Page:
Lebanon: Host to 1.5 Million Syrian and Thousands Palestinian Refugees — UN Fund to Step Up Support for the Most Vulnerable


Human Wrongs Watch

19 March 2018 — At a time when resources for refugees from Syria is declining, the top United Nations humanitarian official in Lebanon, the country host to some 1.5 million Syrian and several thousand Palestinian refugees, has launched a funding allocation to ensure that critical relief programmes can be sustained.

.

UNICEF/Alessio Romenzi | A young Syrian girl sits on a broken chair by her tent in Faida 3 camp, an informal tented settlement for Syria refugees in Bekaa Valley, Lebanon.
.

“Preserving the stability of Lebanon means preserving tolerance, diversity and stability in the region,” said Philippe Lazzariniat, the UN Resident and Humanitarian Coordinator in Lebanon, warning that the needs of the affected communities are fast outpacing the resources and capacities.

 

“More than ever, international solidarity needs to match the hospitality of Lebanon as host country. No country in the world can – or should – carry alone the challenge that Lebanon is facing. Responsibility-sharing is key.”

Launched Monday, the $6.5 million Standard Allocation, will fund support programmes for Palestinian refugees from Syria, persons with specific needs, and sexual and gender-based violence survivors (the three most vulnerable groups).

According to the UN Office for Coordination of Humanitarian Affairs (OCHA), the call for proposals under the Allocation will remain open until 6 April. Most of the funds through the Standard Allocation process will be used for priority projects in line with the Lebanon Crisis Response Plan.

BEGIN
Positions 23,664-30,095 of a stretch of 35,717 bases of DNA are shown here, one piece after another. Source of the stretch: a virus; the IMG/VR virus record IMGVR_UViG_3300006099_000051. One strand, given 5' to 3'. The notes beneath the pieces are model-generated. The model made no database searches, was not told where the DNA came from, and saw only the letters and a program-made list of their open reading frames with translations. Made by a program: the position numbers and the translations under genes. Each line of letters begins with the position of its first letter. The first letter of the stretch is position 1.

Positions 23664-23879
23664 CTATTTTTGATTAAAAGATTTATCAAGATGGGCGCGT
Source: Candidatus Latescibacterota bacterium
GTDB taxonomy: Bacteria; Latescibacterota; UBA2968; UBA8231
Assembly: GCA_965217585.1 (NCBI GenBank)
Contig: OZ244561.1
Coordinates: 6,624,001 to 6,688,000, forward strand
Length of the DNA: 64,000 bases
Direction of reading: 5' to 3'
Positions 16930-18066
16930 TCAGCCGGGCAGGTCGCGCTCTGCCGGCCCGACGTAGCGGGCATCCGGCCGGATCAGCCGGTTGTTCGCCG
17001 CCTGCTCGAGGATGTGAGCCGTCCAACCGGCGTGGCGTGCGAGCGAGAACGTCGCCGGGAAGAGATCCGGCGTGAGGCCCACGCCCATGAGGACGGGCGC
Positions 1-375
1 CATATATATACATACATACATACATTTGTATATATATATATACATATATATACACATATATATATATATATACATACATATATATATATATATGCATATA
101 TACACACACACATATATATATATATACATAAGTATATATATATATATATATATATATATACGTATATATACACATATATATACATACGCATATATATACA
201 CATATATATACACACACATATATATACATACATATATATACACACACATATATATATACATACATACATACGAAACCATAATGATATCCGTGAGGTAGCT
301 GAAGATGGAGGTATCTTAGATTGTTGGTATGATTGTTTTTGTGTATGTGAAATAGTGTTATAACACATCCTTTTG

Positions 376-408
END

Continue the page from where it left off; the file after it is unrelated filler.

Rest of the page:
In addition to the Crisis Response Plan, the Lebanon Humanitarian Fund has allocated over $40 million to support the humanitarian response in Lebanon since 2014, filling in with vital funds to sustain support for more than 850,000 individuals, including Syrian and Palestinian Refugees, as well as vulnerable Lebanese – 55 per cent of whom are women and girls.

However, lack of funding remains a major challenge and overall funding for the Lebanon Crisis Response Plan have fallen for three consecutive years.

In 2017, of the $2.75 billion needed, only 43 per cent was received. In 2016 and 2015, funding level stood at 46 and 54 per cent, respectively. (SOURCE: UN).

Leave a Reply

Fill in your details below or click an icon to log in:

WordPress.com Logo

You are commenting using your WordPress.com account. Log Out /  Change )

Google+ photo

You are commenting using your Google+ account. Log Out /  Change )

Twitter picture

You are commenting using your Twitter account. Log Out /  Change )

Facebook photo

You are commenting using your Facebook account. Log Out /  Change )

Connecting to %s

%d bloggers like this: